Plaintiff initiated this action on December 7, 2012, by the filing of a Motion for Leave to Proceed in forma pauperis. The motion was granted and the Complaint was filed. (ECF No. 7.) Named as Defendants are Warden J. Peltzer (now the former Warden), Deputy Warden Teamus (now the current Warden), Laverne Rossi, Facility Nurse (name incorrectly spelled in case caption), Sergeant Eli Chipps (hereinafter collectively referred to as the "County Defendants") and Matthew Eisley, M.D., a facility doctor (named incorrectly spelled in case caption).[3] The Complaint does not indicate whether Plaintiff is suing the County Defendants in their individual or official capacities, or both. For purposes of this Opinion only, the Court will assume that Defendants have been named in both their official and individual capacities.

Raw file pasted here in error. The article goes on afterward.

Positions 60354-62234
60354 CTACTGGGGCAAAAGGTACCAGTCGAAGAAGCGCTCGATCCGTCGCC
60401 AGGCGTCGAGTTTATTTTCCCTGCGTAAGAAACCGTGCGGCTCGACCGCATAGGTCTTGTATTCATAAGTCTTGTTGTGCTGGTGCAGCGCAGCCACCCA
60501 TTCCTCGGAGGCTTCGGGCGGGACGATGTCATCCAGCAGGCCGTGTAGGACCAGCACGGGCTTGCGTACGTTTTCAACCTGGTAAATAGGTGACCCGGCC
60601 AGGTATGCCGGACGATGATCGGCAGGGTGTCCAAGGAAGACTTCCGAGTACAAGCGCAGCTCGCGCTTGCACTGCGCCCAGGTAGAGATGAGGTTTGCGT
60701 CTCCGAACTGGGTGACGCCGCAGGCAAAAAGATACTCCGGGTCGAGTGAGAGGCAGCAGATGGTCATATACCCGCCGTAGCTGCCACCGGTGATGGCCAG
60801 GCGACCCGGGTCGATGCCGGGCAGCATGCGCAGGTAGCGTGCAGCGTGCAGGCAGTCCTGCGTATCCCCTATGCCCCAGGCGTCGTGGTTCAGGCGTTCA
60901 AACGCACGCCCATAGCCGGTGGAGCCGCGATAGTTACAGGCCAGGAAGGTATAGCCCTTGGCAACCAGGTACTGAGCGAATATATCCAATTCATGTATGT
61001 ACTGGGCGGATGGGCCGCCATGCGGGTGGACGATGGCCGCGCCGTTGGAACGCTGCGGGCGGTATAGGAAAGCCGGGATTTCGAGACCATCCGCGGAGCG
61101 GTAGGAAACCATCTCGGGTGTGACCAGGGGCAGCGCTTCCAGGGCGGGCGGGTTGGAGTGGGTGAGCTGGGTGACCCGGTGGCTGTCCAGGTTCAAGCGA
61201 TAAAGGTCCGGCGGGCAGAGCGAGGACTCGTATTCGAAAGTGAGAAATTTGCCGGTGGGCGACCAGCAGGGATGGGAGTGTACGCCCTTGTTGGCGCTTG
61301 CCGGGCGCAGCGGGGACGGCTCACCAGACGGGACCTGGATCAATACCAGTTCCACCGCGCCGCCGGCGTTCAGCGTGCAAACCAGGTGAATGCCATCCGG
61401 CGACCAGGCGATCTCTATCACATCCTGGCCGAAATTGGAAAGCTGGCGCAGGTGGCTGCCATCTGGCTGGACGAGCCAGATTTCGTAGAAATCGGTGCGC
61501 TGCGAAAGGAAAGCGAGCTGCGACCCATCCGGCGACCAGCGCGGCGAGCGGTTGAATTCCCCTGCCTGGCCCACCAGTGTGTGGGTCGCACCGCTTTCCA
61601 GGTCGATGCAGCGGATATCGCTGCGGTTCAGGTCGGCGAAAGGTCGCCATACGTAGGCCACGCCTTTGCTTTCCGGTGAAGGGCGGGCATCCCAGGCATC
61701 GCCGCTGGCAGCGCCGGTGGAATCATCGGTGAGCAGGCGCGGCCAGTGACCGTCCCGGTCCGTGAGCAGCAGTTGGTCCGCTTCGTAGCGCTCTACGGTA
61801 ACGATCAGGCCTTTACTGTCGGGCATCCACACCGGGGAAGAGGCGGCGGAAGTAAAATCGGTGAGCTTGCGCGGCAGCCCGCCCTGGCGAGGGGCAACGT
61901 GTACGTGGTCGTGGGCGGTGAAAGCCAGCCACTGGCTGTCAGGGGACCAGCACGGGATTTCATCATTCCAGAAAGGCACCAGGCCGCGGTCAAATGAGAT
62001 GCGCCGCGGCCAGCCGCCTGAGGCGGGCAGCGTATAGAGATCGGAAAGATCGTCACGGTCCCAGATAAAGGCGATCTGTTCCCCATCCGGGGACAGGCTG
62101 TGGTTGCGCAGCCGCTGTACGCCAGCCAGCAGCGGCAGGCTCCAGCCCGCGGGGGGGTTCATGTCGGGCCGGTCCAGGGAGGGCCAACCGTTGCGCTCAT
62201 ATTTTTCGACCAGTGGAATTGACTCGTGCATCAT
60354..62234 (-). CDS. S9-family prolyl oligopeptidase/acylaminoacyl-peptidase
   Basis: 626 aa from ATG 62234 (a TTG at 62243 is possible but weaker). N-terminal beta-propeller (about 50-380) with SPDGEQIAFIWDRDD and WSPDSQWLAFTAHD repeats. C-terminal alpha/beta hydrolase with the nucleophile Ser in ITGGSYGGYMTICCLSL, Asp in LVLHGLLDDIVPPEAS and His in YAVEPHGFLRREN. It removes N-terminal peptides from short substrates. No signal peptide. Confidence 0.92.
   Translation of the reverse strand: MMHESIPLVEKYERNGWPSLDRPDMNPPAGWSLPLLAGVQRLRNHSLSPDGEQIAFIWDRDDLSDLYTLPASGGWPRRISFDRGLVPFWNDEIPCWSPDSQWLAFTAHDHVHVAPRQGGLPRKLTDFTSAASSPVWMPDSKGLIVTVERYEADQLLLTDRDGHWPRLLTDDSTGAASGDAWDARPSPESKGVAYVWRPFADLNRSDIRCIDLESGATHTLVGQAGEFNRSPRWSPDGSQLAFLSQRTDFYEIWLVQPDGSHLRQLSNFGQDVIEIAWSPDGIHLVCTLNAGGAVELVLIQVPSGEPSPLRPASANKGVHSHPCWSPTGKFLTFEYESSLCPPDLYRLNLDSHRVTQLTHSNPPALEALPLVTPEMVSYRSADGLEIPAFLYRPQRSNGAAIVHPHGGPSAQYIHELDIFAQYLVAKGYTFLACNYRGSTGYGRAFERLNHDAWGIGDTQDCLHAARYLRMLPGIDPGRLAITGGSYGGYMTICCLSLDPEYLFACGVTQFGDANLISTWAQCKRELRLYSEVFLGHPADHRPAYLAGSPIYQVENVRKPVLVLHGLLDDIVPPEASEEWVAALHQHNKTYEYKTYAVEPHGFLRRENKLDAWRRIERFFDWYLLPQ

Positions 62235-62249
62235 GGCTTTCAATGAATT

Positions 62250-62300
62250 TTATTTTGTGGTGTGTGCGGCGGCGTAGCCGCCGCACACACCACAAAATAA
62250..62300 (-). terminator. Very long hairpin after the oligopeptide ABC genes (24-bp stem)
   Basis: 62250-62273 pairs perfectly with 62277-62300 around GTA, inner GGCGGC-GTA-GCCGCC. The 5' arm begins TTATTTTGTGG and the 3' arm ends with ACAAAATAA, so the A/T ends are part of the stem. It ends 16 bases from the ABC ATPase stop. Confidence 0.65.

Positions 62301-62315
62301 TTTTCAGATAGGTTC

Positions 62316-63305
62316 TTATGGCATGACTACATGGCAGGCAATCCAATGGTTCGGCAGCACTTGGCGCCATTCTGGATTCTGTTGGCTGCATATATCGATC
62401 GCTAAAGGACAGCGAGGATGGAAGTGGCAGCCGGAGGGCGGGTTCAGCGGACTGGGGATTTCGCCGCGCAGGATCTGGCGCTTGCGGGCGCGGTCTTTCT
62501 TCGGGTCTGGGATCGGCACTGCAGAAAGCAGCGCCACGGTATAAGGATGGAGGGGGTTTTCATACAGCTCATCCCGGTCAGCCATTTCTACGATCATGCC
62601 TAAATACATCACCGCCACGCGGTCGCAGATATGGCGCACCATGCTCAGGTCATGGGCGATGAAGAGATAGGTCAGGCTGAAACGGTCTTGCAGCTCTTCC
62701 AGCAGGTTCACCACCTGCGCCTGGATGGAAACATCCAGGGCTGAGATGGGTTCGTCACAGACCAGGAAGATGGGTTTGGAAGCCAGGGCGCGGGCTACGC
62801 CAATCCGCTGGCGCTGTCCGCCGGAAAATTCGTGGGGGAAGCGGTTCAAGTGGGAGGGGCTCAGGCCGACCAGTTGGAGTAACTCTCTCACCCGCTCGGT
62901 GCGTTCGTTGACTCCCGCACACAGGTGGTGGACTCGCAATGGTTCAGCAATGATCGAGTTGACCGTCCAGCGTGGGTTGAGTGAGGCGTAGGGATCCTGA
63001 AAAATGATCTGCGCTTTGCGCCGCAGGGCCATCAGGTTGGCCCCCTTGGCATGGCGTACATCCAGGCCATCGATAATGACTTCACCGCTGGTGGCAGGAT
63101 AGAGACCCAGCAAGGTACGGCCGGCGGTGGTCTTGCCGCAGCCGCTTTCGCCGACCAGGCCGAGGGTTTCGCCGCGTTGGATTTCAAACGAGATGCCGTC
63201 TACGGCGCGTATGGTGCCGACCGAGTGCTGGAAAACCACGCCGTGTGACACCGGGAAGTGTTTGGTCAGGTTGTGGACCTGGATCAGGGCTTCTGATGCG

Plaintiff arrived at the Correctional Facility on August 17, 2012, at which time a Nursing Intake Assessment was conducted. Plaintiff reported having hip replacement surgery nine and a half weeks prior and "reported having a fractured pelvis and broken wrists." Affidavit of Autumn Loghman, LPN (ECF No. 48-6, ¶ 8.) Plaintiff was assigned a Medical Clinic Handicap cell because she required the use of aluminum braces on both of her arms. During the early morning hours of August 18, 2012, the nursing staff was advised that Plaintiff had fallen and was complaining of left hip pain. She was transported to Washington Hospital for evaluation. She was discharged from Washington Hospital on the same day with a diagnosis of hip contusion, depression, and anxiety. She was to have a follow up with Family Medicine and a psychiatry consultation. Id.